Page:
Beijing will likely take steps to mitigate the impact of the trade war with the U.S. as recent economic indicators from China point to a slowdown, an economist said on Monday.
“We were calling for some slowdown, but the degree is much more than what we expected,” said Jeff Ng, chief economist for Asia at Continuum Economics, a research firm.
Over the weekend, a private survey showed growth in China’s factory sector stalled after 15 months of expansion, with export orders falling the fastest in over two years, while an official survey confirmed a further manufacturing weakening.
The official manufacturing index fell to a seven-month low of 50.8 in September, from 51.3 in August and below a Reuters poll forecast of 51.2. That index has stayed above the 50-point mark for 26 straight months. A reading above 50 indicates expansion, while a reading below that signals contraction.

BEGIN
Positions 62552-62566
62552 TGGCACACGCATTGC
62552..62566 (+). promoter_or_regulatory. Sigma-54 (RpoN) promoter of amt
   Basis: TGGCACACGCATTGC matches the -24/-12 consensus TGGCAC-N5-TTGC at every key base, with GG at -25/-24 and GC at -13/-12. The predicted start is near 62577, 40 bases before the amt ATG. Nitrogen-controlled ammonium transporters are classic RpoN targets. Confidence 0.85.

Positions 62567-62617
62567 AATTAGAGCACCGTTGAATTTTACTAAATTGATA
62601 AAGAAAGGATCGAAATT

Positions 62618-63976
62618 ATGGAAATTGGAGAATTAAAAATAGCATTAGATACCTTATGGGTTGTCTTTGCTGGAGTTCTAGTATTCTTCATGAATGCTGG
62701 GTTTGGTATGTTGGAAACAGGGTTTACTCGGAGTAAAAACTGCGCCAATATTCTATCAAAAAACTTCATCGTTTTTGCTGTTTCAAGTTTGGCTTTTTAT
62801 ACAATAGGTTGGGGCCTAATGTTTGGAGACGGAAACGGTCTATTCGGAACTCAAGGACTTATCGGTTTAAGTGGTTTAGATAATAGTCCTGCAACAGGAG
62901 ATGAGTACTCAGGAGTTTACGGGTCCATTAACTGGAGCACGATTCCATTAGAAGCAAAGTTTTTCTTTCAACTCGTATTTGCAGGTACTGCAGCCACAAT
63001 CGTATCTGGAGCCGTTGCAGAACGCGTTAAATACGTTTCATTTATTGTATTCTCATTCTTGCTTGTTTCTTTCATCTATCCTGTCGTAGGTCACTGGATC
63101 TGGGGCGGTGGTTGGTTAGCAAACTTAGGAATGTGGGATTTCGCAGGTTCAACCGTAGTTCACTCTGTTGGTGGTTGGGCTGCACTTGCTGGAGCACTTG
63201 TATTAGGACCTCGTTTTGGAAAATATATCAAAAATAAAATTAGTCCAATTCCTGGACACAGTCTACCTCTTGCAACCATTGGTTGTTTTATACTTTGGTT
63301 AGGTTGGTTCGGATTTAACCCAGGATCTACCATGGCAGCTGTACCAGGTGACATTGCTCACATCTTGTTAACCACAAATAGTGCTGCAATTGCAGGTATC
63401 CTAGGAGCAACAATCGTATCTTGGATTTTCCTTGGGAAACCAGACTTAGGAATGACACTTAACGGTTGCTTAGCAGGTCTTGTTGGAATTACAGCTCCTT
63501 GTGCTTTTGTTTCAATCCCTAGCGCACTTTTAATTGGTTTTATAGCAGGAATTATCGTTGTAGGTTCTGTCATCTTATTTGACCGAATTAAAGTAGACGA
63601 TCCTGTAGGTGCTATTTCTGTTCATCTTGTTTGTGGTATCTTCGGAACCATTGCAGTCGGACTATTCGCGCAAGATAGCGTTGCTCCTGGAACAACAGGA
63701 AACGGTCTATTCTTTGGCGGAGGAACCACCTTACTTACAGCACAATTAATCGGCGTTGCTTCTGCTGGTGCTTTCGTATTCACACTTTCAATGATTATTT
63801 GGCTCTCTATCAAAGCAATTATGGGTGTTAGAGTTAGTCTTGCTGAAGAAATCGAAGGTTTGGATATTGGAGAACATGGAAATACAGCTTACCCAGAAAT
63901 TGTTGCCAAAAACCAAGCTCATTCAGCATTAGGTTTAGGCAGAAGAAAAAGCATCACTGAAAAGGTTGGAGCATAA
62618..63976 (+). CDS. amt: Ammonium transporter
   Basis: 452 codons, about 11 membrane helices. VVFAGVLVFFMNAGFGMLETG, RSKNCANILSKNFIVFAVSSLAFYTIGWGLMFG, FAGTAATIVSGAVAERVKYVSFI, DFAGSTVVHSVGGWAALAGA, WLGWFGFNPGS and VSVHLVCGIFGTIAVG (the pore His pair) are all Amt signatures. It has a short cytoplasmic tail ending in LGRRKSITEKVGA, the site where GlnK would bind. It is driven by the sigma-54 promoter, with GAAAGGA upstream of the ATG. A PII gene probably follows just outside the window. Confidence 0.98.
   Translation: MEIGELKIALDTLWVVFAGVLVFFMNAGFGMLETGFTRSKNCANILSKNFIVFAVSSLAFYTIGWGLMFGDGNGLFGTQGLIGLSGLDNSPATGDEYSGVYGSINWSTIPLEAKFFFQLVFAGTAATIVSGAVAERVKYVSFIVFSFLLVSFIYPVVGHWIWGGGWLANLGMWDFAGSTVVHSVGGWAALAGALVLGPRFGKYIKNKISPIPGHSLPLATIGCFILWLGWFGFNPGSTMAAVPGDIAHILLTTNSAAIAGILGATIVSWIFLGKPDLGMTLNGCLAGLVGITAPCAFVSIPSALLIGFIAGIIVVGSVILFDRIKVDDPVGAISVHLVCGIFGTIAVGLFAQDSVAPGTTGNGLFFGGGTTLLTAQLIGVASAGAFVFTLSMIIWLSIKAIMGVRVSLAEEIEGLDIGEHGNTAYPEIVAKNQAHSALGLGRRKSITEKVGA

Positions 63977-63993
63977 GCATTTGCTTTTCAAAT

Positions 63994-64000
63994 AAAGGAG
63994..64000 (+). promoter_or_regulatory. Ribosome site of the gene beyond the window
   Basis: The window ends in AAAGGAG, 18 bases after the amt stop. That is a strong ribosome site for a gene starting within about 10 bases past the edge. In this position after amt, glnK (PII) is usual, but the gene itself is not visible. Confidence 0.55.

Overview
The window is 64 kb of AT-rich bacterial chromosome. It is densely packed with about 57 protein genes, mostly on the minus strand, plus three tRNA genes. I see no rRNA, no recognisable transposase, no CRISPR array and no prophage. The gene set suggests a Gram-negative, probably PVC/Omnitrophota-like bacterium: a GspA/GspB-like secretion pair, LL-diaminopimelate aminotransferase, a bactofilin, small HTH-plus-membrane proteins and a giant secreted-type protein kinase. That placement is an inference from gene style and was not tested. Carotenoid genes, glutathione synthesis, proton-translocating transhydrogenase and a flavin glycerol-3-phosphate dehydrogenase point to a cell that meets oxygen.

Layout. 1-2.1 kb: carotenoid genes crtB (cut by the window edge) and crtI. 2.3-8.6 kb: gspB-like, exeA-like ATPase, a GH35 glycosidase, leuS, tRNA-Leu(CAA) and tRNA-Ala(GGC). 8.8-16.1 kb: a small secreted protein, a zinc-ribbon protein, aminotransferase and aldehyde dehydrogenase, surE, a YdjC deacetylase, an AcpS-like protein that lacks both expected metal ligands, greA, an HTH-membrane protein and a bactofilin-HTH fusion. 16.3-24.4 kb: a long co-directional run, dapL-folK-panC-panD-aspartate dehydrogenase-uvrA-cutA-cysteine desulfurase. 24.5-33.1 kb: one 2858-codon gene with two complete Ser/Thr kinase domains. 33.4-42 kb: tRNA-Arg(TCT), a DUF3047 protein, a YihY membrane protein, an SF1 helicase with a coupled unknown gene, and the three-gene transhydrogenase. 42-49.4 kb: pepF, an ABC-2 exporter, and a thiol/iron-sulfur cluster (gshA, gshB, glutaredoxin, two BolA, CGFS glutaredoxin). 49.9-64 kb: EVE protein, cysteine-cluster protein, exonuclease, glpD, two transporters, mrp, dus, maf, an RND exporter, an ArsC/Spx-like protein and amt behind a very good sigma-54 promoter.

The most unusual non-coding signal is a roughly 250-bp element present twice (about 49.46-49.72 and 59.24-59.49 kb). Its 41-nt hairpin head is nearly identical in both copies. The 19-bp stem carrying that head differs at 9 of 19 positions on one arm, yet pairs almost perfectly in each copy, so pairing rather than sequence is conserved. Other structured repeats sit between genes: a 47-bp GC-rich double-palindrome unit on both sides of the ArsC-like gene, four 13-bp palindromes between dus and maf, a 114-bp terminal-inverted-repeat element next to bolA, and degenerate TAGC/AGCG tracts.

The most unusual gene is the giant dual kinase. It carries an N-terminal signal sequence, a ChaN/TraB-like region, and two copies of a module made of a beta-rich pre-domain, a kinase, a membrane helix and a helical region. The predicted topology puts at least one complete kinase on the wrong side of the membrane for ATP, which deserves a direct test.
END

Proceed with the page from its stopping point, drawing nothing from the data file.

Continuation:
But the Caixin/Markit Manufacturing Purchasing Managers’ Index (PMI) fell more than expected to 50.0 in September, from 50.6 in the previous month. Economists polled by Reuters had forecast 50.5 on average.
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